By Dr. Mahendra B Mehta, General Physician
Every second, litres of blood flow through our human body and this blood is very much the reason why we are alive. But what happens when the blood count turns out to be lower than what it ideally should be? And how does that affect life of a person who is in this situation?
Haemoglobin count basically mean the extent to which the blood of a person can carry oxygen around the body. When a person’s haemoglobin count is low, there are chances that the various organs of the body are not receiving the amount of oxygen they need to function well.
This happens when the body produces red blood cells at a rate which is slower than the rate at which they are destroyed. As is normal to think, over a period of time this can really be deadly for the body. When it comes to the way in which having a low blood count can adversely affect a person, it can be said that there are a range of effects. To start with, it is likely that the person may feel a lot of fatigue, accompanied by a consistent shortness of breath, even when it comes to minor levels of activity.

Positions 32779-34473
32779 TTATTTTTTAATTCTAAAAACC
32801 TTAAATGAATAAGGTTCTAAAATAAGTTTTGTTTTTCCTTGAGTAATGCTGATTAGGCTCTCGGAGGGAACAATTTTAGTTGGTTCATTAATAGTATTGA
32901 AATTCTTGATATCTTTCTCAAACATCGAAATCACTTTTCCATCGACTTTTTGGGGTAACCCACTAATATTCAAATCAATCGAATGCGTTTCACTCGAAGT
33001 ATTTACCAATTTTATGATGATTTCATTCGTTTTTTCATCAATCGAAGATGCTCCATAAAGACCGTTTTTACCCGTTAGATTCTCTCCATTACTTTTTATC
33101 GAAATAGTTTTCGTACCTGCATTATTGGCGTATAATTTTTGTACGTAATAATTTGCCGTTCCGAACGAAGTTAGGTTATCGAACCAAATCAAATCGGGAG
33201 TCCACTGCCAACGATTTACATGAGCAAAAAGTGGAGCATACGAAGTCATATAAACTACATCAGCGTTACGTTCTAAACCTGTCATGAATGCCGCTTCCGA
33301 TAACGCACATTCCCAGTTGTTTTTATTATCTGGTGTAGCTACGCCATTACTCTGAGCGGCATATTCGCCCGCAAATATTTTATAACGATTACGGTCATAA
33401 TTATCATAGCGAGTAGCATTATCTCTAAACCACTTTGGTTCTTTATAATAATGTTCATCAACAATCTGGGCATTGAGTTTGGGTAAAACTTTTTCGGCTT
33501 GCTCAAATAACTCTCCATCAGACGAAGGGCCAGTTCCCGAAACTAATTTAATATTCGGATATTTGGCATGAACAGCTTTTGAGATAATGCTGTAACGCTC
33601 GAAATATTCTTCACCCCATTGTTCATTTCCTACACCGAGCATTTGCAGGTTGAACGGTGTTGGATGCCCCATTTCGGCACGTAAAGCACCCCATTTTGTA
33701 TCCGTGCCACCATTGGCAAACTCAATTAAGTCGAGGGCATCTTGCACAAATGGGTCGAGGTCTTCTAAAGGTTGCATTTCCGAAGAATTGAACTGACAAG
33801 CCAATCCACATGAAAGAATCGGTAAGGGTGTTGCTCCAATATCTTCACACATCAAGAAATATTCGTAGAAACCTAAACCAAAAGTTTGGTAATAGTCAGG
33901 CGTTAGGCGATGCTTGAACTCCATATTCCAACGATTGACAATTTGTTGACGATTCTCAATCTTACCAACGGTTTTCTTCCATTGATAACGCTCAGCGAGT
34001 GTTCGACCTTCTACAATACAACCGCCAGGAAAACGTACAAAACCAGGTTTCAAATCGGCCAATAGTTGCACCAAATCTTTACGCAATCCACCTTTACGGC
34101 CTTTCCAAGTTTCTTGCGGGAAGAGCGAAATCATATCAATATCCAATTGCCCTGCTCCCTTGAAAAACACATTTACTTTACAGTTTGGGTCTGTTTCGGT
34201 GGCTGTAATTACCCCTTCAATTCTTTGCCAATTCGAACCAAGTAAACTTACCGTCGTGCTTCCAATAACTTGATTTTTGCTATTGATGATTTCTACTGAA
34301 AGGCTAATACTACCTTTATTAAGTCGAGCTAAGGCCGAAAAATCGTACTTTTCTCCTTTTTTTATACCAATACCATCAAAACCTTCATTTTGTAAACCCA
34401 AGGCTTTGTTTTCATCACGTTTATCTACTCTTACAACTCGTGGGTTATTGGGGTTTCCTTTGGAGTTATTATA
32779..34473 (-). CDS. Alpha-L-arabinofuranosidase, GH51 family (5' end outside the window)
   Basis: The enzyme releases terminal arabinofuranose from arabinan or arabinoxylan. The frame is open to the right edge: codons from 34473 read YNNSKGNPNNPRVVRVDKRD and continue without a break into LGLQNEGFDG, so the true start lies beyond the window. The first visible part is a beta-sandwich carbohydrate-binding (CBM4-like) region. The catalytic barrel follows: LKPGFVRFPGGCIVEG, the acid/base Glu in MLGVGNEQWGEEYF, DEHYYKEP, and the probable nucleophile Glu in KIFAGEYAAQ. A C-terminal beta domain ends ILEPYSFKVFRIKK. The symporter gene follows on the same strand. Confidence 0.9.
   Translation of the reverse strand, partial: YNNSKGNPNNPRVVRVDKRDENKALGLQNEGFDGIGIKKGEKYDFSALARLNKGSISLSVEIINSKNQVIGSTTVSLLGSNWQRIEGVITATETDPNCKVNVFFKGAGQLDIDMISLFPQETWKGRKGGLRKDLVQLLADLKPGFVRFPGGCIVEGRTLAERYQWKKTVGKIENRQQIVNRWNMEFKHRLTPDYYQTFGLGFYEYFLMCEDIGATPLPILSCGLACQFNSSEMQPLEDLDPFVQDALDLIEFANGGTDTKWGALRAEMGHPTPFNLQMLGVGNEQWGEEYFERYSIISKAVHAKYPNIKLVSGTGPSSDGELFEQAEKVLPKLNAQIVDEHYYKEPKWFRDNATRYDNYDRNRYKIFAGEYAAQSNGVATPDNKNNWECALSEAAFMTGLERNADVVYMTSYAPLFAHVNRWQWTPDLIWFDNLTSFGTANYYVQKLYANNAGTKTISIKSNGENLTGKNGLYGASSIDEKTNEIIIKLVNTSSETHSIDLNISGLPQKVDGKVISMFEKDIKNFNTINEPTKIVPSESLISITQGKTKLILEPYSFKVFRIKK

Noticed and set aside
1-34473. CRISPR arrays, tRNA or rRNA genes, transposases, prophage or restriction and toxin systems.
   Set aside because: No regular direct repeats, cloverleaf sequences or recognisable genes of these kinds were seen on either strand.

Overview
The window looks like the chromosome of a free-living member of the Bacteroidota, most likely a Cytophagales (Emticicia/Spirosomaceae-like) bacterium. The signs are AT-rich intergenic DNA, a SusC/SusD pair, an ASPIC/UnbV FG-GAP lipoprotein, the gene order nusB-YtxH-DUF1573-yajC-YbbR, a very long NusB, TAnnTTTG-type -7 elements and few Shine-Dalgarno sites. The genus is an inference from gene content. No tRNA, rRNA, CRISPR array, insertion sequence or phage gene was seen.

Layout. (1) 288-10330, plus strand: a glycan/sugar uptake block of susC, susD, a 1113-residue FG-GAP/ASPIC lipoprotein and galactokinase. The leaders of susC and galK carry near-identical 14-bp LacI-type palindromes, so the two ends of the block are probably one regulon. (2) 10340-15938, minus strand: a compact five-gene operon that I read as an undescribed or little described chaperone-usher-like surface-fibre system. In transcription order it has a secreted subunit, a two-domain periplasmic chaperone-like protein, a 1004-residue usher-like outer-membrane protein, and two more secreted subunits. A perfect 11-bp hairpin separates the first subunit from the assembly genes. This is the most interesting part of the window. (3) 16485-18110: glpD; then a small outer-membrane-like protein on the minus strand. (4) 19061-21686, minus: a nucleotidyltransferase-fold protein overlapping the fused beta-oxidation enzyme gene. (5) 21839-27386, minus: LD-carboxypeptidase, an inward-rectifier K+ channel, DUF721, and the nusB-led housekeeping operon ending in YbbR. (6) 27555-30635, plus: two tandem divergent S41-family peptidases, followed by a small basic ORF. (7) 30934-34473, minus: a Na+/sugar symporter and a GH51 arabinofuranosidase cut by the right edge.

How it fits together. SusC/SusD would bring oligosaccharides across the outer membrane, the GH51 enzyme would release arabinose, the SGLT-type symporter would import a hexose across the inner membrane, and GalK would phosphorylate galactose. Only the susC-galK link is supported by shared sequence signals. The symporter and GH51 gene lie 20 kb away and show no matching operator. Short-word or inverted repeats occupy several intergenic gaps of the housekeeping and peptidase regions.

In addition to these symptoms, a low blood count is linked to pain in the chest and headache, as well as pale skin. When the number of red blood cells, which are also known as RBCs, fall, the amount of haemoglobin also falls. In the case of a cancer patient, a low number of RBCs may exist. Other causes for the same are anaemia, chronic kidney disease and conditions such as gastritis. Pregnant women may also suffer from low haemoglobin.
When a person has a disease such as malaria, it leads to haemolysis, which causes the number of red blood cells to fall quite steeply. This can lead to disarray in different parts of the body.
The impact all this can have is that the heart rate increases. Also the body becomes starved for oxygen on account of a low RBCs and a low level of haemoglobin. For instance, the brain of a human uses 20% of the oxygen of the body. Imagine the impact of lower oxygen supply on it! The functionality of the brain gets adversely affected, which in turn leads to a gradual yet complete breakdown of the affected person.